Do you have specific questions about antagonists and character flaws that weren't answered in this section? Leave a comment down below and the author of this post will answer it when our next entry is posted. Note: Questions posted after 10/31 may not be included.
Questions from "Character Part 1":
What is a good, easy to understand example in literature/film of a character that follows good indirect characterization and is not stagnant?
One great example of this can be found in the film Whiplash, written and directed by Damien Chazelle. The movie follows Andrew Neiman, a drummer at the fictional Shaffer Conservatory, as he attempts to become a great jazz drummer and earn the respect of his ruthless band instructor. Throughout the runtime, Andrew’s ambition and love for jazz is represented through his grueling practice sessions. He acts timid and scared when first meeting the band instructor, but also excited at the prospect of being an alternate drummer at a top band. After being promoted to top drummer, however, his attempts to keep his position lead to him drumming for hours until his hands bleed, leaving his girlfriend, and attacking his teacher onstage. When Fletcher, his former band teacher, invites him to play in his professional band with the intent of making him give up his dreams of being a jazz drummer, Andrew instead becomes confident in his abilities and performs an outstanding drum solo, finally impressing his instructor and achieving his goal.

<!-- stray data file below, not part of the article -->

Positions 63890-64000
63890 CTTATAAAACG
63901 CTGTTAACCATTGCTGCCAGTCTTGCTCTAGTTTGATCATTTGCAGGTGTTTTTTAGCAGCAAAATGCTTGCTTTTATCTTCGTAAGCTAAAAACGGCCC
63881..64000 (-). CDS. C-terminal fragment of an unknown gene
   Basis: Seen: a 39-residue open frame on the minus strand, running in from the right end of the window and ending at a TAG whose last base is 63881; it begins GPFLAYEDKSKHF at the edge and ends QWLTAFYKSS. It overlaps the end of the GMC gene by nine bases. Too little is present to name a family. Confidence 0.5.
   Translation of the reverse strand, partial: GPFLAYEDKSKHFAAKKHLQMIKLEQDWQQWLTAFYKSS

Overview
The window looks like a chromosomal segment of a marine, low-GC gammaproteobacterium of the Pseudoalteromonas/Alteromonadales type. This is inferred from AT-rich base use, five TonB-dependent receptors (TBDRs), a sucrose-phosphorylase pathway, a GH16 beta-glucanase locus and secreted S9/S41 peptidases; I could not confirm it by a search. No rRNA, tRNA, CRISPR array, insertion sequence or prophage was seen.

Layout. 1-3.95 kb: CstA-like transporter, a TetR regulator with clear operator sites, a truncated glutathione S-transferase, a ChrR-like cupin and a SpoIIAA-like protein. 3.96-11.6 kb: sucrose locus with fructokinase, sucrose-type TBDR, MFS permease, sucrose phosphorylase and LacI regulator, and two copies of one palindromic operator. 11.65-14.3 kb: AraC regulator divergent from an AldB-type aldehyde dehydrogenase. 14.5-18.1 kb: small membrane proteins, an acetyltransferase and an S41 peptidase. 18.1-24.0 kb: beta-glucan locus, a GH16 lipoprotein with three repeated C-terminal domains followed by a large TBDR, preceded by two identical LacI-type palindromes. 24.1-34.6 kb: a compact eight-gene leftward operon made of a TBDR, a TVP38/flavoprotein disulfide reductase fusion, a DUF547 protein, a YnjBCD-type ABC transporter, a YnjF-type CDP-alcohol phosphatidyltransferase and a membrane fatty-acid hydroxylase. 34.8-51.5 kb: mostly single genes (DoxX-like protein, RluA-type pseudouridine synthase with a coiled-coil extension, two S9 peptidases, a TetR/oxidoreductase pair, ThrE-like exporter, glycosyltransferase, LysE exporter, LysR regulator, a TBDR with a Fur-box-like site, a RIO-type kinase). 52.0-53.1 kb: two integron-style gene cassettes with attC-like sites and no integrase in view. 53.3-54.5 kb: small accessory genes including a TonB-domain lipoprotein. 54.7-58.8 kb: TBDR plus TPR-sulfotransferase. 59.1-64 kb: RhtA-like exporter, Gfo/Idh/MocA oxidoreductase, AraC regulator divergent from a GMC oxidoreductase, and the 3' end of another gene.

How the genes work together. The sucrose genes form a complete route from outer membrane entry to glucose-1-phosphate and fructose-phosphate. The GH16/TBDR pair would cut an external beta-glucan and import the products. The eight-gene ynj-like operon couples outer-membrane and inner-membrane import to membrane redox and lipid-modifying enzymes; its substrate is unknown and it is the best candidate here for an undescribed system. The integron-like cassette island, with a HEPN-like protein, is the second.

What suggestions do you have to keep the protagonist from feeling cliche?
Knowledge is power. The easiest way to prevent your protagonist from being cliche is the same way you prevent the rest of your novel from being cliche; you learn as much as you can about what you’re writing. Spare no detail. Many authors use self-made questionnaires where they fill in as much information as possible about their protagonist. Places they’ve lived, what’s happened to them in their life, how it’s impacted them when the novel starts. Familial relationships, favorite foods, even underwear color. You must know more information about your character than you reasonably intend to use, because it’s far easier to leave information out than to try to include things you didn’t already know. Don’t be afraid to use conventions like an orphaned kid, a rugged loner, or a chosen one to your advantage as a way to subvert tropes in a unique and interesting way. It all comes down to the presentation of the character and whether they feel like someone who could reasonably exist when taking into account the world around them.